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Smart, Connected Devices and the Internet of Things

Smart, Connected Devices and the Internet of Things

When dealing with transformative technologies, it’s often difficult to separate the help from the hype. While ads and media are often filled with breathless predictions about massive future impact, it can be hard to identify real transformation—and assess real risks and opportunities.

Because of rapidly evolving technology, expanding use cases and the number of devices involved, it can be tough to get a handle on the Internet of Things (IoT). Here is a quick overview of IoT’s massive growth potential and how it’s making the world smarter and more connected.

IoT is a “system of interrelated computing devices, mechanical and digital machines, objects, animals or people that are provided with unique identifiers and the ability to transfer data over a network without requiring human-to-human or human-to-computer interaction,” according to TechTarget.

That’s a lot of information, but a definition that includes humans and even animals tagged with unique identifiers helps show the broad impact of IoT. It’s not just interconnected gizmos and gadgets—IoT is all of us. The versatility of IoT is impressive, and so is the growing number of global IoT-connected devices, which are expected to top 75 billion by 2025.

Internet of Things - Smart Devices

Smart Devices include almost anything that uses power today. They have microprocessors and can be programmed to automate specific tasks without human interaction. A good example is a  thermostat that can be programmed to maintain a specific temperature range for your home. Smart devices are increasingly becoming connected devices to expand their capabilities, as shown by the Google’s purchase of the Nest thermostat, which is now part of a suite that includes cameras, doorbells, locks and alarm systems. Other fast-growing consumer smart device categories include phones, tablets, watches, bands, keychains, and speakers.

Tech products U.S. households penetration rate

Chart courtesy of MarketingCharts 

Connected Devices can be defined as smart devices that have communication capability. This may be achieved through physical cables, but more often it’s managed wirelessly through a technology such as WiFi or Bluetooth. The number of smart devices becoming connected is growing every day. Connected devices are often controlled through mobile apps, such as an oven with sensors that can be controlled from your cell phone. It’s important that the communication is two-way so that you could remotely set a start time and also receive an alert from your oven when dinner’s ready.

Congratulations—it’s digital twins!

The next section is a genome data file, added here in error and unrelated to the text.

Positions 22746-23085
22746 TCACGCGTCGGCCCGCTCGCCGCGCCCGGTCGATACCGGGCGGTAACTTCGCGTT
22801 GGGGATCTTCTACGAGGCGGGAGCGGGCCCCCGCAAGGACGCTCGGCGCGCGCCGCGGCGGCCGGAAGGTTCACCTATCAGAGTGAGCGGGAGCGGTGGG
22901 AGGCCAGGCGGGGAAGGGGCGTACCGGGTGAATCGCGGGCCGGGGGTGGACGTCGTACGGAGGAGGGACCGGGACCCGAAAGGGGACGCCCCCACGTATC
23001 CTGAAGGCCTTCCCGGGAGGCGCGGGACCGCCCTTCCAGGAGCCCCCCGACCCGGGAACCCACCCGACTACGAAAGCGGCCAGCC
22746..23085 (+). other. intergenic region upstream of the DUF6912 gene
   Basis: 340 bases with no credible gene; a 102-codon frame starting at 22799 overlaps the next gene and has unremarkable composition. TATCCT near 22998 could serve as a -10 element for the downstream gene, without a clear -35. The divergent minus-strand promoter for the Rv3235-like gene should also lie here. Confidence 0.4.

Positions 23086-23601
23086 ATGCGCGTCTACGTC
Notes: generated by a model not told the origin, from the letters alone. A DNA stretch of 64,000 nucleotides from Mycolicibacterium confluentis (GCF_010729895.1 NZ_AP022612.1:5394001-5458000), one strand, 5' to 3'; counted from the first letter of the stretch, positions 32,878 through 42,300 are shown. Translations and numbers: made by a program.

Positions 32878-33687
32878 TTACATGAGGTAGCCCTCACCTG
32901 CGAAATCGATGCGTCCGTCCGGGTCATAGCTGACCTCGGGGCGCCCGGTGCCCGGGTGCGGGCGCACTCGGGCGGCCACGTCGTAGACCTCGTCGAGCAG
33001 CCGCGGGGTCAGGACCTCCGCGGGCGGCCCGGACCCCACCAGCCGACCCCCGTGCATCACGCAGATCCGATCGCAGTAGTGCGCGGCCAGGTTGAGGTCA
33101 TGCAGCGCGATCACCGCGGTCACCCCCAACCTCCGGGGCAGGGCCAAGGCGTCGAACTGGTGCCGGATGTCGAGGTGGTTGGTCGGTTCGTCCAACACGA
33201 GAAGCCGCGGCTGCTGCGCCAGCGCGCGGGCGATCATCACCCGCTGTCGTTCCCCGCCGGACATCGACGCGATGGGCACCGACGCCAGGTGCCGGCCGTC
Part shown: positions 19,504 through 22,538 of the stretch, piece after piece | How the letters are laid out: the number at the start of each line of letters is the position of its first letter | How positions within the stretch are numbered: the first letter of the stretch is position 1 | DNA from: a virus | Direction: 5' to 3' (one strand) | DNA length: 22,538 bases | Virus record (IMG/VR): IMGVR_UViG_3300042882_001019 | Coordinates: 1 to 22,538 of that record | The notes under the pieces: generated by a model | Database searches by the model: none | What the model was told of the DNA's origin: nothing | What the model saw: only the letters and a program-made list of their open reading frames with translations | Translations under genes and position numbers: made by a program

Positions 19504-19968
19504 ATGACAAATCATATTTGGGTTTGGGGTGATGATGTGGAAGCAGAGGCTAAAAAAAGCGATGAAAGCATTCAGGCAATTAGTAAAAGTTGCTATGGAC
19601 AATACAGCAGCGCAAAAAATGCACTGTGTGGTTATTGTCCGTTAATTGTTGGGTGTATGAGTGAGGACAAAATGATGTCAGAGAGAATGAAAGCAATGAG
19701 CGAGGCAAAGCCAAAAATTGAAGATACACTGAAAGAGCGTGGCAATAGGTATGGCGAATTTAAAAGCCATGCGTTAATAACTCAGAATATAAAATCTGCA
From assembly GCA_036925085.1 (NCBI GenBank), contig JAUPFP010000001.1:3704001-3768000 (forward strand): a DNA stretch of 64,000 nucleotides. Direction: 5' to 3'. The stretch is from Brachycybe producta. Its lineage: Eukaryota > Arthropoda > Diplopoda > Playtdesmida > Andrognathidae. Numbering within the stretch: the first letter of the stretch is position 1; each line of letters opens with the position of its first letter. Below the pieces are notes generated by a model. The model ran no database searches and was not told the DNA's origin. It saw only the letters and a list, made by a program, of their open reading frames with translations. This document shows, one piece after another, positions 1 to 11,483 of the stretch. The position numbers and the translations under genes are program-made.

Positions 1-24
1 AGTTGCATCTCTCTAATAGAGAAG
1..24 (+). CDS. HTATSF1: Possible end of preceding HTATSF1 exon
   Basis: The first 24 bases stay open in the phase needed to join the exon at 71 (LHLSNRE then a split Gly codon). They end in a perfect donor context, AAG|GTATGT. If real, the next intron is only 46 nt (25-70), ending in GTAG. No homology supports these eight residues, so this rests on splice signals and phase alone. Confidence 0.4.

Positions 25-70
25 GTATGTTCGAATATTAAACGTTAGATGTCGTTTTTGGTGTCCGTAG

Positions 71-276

One of the key IoT trends driving this remarkable growth is digital twin technology, which combines digital assets, physical assets, and predictive analytics to join the physical and virtual worlds.

The idea of a digital twin isn’t new. If you have seen the movie “Apollo 13,” you are already familiar with the concept of twin systems. By using parts and equipment that were identical to those on board the damaged spacecraft, earthbound crews were able to help troubleshoot and direct in-flight repairs that enabled the astronauts’ safe return.

Digital twins have been used in industrial contexts for years, and now they are making their way into consumer products. For example, automakers are working on digital twins for self-driving vehicles to allow them to closely monitor the cars’ systems and safety performance. The physical sensors in the vehicles collect information that’s shared with a digital twin to provide a constantly updated model of each vehicle’s status.

The result? Cars that are able to maintain and repair themselves. It may not be long until you receive a text alert on your phone—from your car, reporting that it was able to diagnose a potential mechanical issue, request a software patch, download it from the manufacturer, and repair itself. All without the need for human intervention.

Coming soon: smarter, more humanized products

In addition to IoT sensors, our computers, mobile devices, and voice assistants provide a wealth of data for product designers to understand our uniquely human behaviors and preferences. As more of our everyday lives are recorded by IoT devices, designers will have more data on how people actually interact with products in addition to their self-reported interactions.

By learning from these human interactions and incorporating improvements, product designs will become safer, more effective, and more customizable. This wealth of actionable data will likely result in faster product development cycles than ever before. Stay tuned for products that are more in tune with the way you think and act.

It’s challenging to gauge the future impact of IoT, particularly because of its rapid growth and use cases where IoT is combined with other exponential technologies like AI and blockchain.

What is certain is that IoT and related technologies are rapidly transforming our personal and professional lives. As these technologies enter their exponential growth phase, these transformations may happen much more quickly than any of us expect.


Singularity's team of internal thought leadership works to develop interesting resources, articles and insights about our core areas of expertise, programs and global community.

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